My reindeer fur sheds a lot. Why?
This could be for a few different reasons. It could be due to when the animal was slaughtered, if it was starting to shed and so on. It could be due to the tanning process damaging the hairs, but most likely it is because the reindeer hairs are hollow. This means they are quite a lot more brittle than sheep furs.

Can I make it stop shedding?
Sadly, if a fur sheds it will continue to shed. It’ll go bald, unless the shedding is due to rough wear, in which you can try to treat it a bit more nicely.

Does your horse react to the smell/look of the pad?
I haven’t had any negative reactions yet. I always let them smell and investigate the fur, just to be sure. Once they are satisfied that it’s not alive, they don’t care. The tanning process also removes a lot of the natural scents.

Yes, but why do you use it?
I personally really enjoy the way it feels under the saddle, and how it works with the wool flocking in the panels. It offers some better weight distribution than normal fabric pads, looks super cool (to me, at least), Brego really seems to enjoy it, and truth be told, it’s a pretty good pad to put on wet fur – no need to wait for him to dry up. I have yet to meet a gel pad that didn’t make me feel icky, and I do enjoy the sustainability aspect of using animal products, that will melt into the earth in a few years time.

Can you decorate it, like sheep skins can?
Yes absolutely, if the flesh side hasn’t been treated with something that would make the ink inable to stick. Reindeer fur acts quite differently than sheep skin when you press down on it, so results may not be as clean and pretty, though. Another problem is that there isn’t really a lot of skin visible, so even if you did print on it, it would be hidden underneath the saddle.

Why not sheep fur? Or any other fur, for that matter..
Sheep hairs are not hollow, so they have an entirely different set of functions than reindeer. If I were to buy a sheep skin, instead of a finished product with sheep fur, I’d also struggle with matting, as wool matts when moist and exposed to large amounts of rubbing – and it would create pressure points after a while, or end up completely unusable due to the thickness and randomness of the matting. This is mainly the reason why you find sheep skin half pads with wool that’s been through a process to make them all “the same”. The sheep hairs are also thinner and longer by nature.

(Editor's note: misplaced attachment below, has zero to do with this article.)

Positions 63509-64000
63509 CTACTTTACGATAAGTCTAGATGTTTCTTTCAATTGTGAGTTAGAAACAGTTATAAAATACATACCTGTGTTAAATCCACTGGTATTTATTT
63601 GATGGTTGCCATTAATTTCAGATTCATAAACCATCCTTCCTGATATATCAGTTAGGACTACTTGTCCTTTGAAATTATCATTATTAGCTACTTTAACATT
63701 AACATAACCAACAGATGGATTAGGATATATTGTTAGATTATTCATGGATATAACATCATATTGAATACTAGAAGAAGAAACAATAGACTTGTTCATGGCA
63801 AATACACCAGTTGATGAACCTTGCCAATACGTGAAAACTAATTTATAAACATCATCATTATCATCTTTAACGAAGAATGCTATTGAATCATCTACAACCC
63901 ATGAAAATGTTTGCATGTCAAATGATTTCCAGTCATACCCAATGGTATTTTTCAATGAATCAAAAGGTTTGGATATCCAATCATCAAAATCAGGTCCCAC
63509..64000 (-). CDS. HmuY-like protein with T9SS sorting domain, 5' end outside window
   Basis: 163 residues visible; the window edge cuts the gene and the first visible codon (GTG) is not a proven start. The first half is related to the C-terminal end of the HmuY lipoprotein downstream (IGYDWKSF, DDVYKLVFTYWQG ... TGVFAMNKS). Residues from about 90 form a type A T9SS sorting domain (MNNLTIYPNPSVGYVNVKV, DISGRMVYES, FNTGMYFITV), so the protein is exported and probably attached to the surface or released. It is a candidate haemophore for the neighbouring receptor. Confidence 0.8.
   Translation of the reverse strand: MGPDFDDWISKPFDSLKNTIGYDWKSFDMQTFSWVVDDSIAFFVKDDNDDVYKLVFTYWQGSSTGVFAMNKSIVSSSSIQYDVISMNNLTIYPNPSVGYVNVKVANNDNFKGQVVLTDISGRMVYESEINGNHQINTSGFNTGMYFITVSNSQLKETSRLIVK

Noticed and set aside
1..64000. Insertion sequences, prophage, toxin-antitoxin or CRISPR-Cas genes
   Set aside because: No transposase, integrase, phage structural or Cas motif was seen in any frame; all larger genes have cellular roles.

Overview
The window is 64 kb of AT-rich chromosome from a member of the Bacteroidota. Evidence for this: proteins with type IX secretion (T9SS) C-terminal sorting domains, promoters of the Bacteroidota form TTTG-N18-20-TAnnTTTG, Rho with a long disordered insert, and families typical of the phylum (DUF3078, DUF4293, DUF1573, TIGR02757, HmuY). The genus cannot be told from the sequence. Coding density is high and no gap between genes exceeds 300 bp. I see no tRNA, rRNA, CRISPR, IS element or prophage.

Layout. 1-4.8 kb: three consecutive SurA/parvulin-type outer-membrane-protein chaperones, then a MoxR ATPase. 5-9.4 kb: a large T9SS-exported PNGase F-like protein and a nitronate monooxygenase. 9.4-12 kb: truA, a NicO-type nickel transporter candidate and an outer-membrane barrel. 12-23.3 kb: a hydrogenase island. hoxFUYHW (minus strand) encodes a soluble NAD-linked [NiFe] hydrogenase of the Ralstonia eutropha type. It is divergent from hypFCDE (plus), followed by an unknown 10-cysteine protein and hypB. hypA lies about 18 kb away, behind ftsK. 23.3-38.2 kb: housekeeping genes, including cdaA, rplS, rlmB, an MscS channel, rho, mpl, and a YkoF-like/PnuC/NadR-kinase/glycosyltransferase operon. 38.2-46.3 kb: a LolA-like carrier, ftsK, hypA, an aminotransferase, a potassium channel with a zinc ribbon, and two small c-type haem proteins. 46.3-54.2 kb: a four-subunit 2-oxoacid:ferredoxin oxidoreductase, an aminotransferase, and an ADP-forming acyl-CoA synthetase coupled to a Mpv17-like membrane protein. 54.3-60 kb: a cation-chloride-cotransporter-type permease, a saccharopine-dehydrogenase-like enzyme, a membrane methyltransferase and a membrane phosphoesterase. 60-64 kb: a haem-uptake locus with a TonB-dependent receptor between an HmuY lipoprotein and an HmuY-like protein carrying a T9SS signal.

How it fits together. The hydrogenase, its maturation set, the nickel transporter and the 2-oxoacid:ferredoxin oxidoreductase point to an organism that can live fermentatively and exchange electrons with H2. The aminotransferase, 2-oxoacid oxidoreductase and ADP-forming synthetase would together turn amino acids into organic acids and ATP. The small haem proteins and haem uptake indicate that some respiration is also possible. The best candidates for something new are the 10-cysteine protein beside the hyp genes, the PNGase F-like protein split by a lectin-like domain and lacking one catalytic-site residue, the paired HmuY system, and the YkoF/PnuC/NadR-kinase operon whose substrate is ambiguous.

As for other furs, goat hairs are (depending on the goat breed) thick and coarse, smaller animals would leave you with a lot of seam to fit under a saddle, and a cow really doesn’t have that much hair. Moose skin + fur will be thicker than your entire saddle in total, roe deer has a rather thin layer of hair, boars are coarse and prickly. I would think in my head that caribou might be an option though, they are basically the same animal (but don’t quote me on this, I have never even seen a caribou).

What are your views on the ethics of putting a dead animal on a living horse?
Reindeer furs are a biproduct of the meat trade, and if anything, I think the reindeers have a pretty good life compared to many other animals in the meat trade. They are living wild in the Norwegian mountains in gigantic herds; just like they are supposed to. My saddle is made of a dead cow, and if you do use a sheepskin pad, that is made out of a dead sheep. While it might be more obvious with the reindeer fur, I personally do not see a difference – after all leather is just a fur without the fur.

If you don’t like this for yourself, or disagree with me, that is absolutely okay; just a matter of personal preference and choices 🙂

PHEW that was a lot of questions

But at least we have gone through all the common follow-up questions to our reindeer saddle pad! Leave some comments if you have more of them, I’ll do my best to answer.

// Emma and Brego